Bombarral (Portuguese pronunciation: [bõbɐˈʁal] (listen)) is a municipality in the District of Leiria in Central Portugal. The population in 2011 was 13,193, in an area of 91.29 square kilometres (35.25 sq mi). It includes four civil parishes (Portuguese: freguesia) that provide local services.
The view from the Serra de Montejunto, overlooking Bombarral
|• President||José Manuel Vieira|
|• Total||91.29 km2 (35.25 sq mi)|
|Elevation||34 m (112 ft)|
|• Density||140/km2 (370/sq mi)|
|Time zone||UTC±00:00 (WET)|
|• Summer (DST)||UTC+01:00 (WEST)|
It is known that the area of Bombarral was occupied during the geological period, and there exist vestiges of human settlement throughout the municipality, including pre-historic remnants in Gruta Nova, Lapa do Suão and the Neolithic fortifications of Columbeira and the Castro de São Mamede.
Most documented references to Bombarral begin in the 14th century, when the area was under the dominion of the Monastery of Alcobaça.
With the creation of Portugal, King Afonso Henriques donated the lands to Cistercian monks, around 1153. Before, the Battle of Aljubarrota King John of Portugal stayed in Bombarral with his Knight, Luís Henriques, in the strong-house that would later be converted into the municipality's council hall.
In the 18th century it was recognized as "Queens lands", and part of the municipality of Cadaval until 1852. During the Peninsular War, 15000 Anglo-Portuguese troops confronted a much smaller army of French infantry and cavalry (5000 total) in Roliça in the first engagement by British forces. The Battle of Roliça, along the northern frontier with Óbidos, was a confrontation between English General Arthur Wellesley and French General Henri François, Comte Delaborde, who were sent by General Jean-Andoche Junot, to harass and hold British forces until a much larger force could confront the English. The valleys and gullies of Roliça allowed the small French contingent to confront the much larger British force, yet they were unable to defeat them. Although successful, Wellesley did not press the fleeing French troops (who withdrew to Montachique near Torres Vedras), and instead went to support the landing of 4000 troops arriving from England along the coast.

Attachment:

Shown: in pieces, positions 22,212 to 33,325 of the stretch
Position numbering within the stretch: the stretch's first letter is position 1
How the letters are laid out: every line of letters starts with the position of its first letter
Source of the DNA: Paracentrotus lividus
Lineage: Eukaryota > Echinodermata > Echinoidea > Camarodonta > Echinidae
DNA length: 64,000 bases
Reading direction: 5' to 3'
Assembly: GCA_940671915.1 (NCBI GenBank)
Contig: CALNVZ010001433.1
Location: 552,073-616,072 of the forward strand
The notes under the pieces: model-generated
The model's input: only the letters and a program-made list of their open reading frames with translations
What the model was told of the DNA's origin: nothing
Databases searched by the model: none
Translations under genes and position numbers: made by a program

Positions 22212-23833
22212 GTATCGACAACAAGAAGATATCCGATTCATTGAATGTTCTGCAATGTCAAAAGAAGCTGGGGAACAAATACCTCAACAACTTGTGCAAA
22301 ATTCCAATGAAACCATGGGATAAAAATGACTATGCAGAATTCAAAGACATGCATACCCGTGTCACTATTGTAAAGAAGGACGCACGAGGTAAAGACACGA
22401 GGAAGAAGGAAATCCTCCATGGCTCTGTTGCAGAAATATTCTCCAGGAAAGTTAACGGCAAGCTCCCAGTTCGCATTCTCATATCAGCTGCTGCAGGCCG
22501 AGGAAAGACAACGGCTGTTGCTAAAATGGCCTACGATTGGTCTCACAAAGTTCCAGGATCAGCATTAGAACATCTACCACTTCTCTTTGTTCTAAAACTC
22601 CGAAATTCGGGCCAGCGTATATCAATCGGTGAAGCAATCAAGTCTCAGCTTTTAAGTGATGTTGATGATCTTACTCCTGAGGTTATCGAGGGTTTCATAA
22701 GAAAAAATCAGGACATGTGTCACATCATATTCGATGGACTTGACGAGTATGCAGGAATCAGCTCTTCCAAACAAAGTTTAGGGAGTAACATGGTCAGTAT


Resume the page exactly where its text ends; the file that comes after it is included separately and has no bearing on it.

Until 1914, Bombarral was a parish of the municipality of neighbouring Óbidos. The present-day municipality was created that year.
Bombarral is situated in a privileged geographic region in the extreme southern part of the District of Leiria, in the centre of Western Tourist Region (Portuguese: Região de Turismo do Oeste), 75 kilometres from Lisbon and 20 kilometres from the Atlantic Ocean. The municipality is limited to the north by the municipalities of Óbidos, to the northeast by Caldas da Rainha, southeast by Cadaval and west by Lourinhã.
Bombarral is situated on an alluvial plain that is fertile, with a gentle topography of lowlands.
- Bombarral e Vale Covo
The A8 is the primary thoroughfare connecting Bombarral with its neighbours.
Twin towns — Sister citiesEdit
Bombarral is twinned with:
The base of economic activity is agriculture with vineyards predominating, although several crops are routinely rotated within the fields of the municipality.
- Ester de Lemos, writer and translator, was born in Bombarral in 1929. She was a member of the National Assembly of Portugal between 1965 and 1969.
- Instituto Nacional de Estatística
- "Áreas das freguesias, concelhos, distritos e país". Archived from the original on 2018-11-05. Retrieved 2018-11-05.
- Câmara Municipal, ed. (2011). "A Nossa Identidade" [Our Identity] (in Portuguese). Bombarral, Portugal: Câmara Municipal de Bombarral. Retrieved 7 April 2011. CS1 maint: discouraged parameter (link)
- Diário da República. "Law nr. 11-A/2013, page 552 25" (pdf) (in Portuguese). Retrieved 18 July 2014. CS1 maint: discouraged parameter (link)
|Wikivoyage has a travel guide for Bombarral.|